Cracking The PR Code, Part 2: The DNA of Publicity

Public RelationsThe art of getting the media to give you free coverage.

In our Part 1 Cracking the PR Code podcast, Gary Vaynerchuk of Wine Library TV advised us to embrace our personal DNA and understand authenticity. Within Gary’s advice lies the key to cracking the PR code. There is a DNA to publicity. That DNA contains the blueprint to getting great PR. It’s not a secret, and it’s not complicated, but it must be followed.

digital Flickr photo by jurvetson
Credit: Flickr photo by jurvetson


Get Noticed image Be Notable image Make it Noteworthy

Get Noticed

Gary Vaynerchuk of Wine Library TV has been featured on Nightline and has appeared on Late Night with Conan. How did he do it? He first got noticed. Paul Hansen of Flying Vikings received feature articles in the Killeen Daily Herald and Temple Daily Telegram. How did he do it? He first got noticed.

Vaynerchuk did it on a national level with new media and a wildly successful internet TV show. Hansen did it locally the old-fashioned way: with door-knocking and shoe leather. Hansen doesn’t even have a website for his Flying Vikings program. While they went about it in different ways, both Vaynerchuk and Hansen got noticed.

Rule #1: Put Yourself on the Map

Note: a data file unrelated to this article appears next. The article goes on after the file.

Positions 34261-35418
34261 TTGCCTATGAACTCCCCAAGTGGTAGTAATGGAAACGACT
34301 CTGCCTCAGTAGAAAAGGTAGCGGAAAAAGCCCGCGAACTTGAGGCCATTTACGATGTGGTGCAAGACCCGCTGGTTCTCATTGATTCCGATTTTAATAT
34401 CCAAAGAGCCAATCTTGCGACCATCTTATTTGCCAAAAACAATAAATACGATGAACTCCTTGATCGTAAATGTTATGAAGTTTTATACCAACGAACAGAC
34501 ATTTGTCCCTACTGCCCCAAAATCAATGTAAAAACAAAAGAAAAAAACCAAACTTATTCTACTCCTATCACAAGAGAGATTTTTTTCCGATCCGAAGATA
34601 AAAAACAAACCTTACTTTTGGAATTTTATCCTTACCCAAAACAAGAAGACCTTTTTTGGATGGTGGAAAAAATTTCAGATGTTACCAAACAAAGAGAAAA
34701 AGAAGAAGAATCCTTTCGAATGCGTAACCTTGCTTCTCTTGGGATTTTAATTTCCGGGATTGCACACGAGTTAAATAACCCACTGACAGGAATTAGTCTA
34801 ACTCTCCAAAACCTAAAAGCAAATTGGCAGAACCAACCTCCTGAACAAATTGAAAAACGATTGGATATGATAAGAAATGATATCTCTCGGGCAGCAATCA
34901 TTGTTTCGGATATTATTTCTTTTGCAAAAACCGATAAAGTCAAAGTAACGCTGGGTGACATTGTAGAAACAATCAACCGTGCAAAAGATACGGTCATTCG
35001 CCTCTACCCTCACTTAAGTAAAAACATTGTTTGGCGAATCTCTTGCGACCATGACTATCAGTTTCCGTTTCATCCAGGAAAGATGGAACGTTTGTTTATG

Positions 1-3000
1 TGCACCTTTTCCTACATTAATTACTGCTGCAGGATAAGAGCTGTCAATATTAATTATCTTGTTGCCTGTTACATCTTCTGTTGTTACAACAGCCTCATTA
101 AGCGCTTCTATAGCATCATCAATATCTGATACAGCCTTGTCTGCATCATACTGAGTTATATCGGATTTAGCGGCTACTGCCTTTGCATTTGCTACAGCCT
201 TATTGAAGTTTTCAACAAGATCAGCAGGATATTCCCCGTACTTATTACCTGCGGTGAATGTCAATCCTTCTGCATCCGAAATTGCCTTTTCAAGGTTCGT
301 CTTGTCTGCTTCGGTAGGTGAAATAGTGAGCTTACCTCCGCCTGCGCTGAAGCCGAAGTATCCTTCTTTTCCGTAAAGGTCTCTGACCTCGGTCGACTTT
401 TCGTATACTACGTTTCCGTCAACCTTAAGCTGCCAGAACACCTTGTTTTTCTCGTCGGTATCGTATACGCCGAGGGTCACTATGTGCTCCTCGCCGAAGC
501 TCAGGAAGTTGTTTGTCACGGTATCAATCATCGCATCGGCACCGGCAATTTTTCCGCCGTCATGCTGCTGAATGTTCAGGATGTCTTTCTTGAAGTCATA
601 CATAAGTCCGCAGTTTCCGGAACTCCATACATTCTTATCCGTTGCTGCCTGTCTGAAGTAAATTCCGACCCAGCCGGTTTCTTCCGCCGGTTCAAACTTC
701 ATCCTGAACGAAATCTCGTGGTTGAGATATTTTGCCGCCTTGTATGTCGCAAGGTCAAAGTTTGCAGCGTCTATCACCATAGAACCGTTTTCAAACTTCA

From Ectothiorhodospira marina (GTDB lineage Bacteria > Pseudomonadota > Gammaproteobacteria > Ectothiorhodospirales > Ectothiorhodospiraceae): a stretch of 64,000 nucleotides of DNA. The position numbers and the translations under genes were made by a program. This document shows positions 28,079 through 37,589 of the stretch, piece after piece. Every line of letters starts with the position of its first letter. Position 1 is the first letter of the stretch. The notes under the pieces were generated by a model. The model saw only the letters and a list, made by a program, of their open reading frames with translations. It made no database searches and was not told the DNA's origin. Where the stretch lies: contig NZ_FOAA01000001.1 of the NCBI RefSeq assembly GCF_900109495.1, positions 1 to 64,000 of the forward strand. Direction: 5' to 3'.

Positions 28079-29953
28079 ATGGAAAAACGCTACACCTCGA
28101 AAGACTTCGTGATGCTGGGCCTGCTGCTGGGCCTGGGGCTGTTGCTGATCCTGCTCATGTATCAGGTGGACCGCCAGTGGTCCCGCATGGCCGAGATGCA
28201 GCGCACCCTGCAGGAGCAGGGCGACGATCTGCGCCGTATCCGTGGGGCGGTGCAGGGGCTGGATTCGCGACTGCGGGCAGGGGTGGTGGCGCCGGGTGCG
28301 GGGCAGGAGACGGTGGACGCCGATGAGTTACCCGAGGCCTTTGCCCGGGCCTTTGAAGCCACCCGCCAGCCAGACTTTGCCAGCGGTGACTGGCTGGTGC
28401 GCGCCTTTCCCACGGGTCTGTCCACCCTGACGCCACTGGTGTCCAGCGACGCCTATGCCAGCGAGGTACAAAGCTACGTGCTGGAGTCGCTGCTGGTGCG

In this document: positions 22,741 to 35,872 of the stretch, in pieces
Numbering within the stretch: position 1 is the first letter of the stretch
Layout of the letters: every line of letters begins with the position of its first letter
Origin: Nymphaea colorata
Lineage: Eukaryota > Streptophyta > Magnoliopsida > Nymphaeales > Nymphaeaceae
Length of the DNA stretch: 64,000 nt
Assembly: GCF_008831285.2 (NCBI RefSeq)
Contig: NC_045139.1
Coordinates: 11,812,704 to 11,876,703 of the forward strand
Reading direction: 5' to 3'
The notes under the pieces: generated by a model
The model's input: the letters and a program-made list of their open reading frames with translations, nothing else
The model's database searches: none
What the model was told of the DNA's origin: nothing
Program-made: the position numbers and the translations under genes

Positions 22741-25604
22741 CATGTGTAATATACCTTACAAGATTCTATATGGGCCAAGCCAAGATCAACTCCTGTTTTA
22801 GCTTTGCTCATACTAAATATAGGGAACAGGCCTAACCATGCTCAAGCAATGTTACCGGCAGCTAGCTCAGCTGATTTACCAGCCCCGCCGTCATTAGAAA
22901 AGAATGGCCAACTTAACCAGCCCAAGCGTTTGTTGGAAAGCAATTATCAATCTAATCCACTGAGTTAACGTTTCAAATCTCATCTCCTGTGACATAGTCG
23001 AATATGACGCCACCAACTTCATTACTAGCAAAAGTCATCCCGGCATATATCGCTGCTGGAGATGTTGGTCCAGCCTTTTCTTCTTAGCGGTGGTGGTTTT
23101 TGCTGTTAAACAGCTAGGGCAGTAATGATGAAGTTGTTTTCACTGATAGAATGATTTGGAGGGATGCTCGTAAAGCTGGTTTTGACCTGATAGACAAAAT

In Guerilla Publicity, Jay Conrad Levinson tells us that you have to “honk your own horn.” “If you don’t tell the world how great you are, no one else will.” He’s right. It takes initiative to get noticed.

Just because you are doing something noticeable, doesn’t mean the press will see it. Don’t expect others to tell your story, you have to do it. On a local level that starts with a news release (formerly known as the press release). It’s not the only way to get noticed, but it is the best and easiest way. Putting a news release on the desk (or inbox) of your target media gets you on the radar screen.

First, think in headlines. Pretend your story is appearing on the front page of the local newspaper. What is the headline that will get the story noticed?

Second, send the news release individually to each reporter/editor/blogger on your target list.

Third, follow up with a phone call/email to each individual that receives your release. Ask them if they received the release. Ask if your story is something they might cover.

CAUTION: Don’t use news releases to sell something, instead, sell a story. Which leads us to cracking the second part of our code.

Free Online Resources:
Free News Release Generation Tool
List of Free Online News Release Distribution Sites

The Local Media PR Formula

web-graphics dna Flickr photo by nate steiner
Credit: Flickr photo by nate seiner

Be Notable

The internet is infested with bad news releases. Because press release distribution sites are free most of the releases are poorly and selfishly written. To get free publicity your story must be notable, or worthy of notice. Does your story merit coverage?

Rule #2: Say Something the Public Wants To Hear

People don’t want to hear that you expanded your sales team or that you are now open later hours. The media doesn’t want to hear about your weekend sale.

However, if you win a major award, or if you have found an innovative use for french fry grease, the public wants to hear about it.

Steven Van Yoder, in his personal PR book, Get Slightly Famous, says you should start by answering the simple question: “What makes this news?” Van Yoder gives us a checklist:

  • Major Announcements
  • Controversy
  • Events
  • Studies, Surveys, Statistics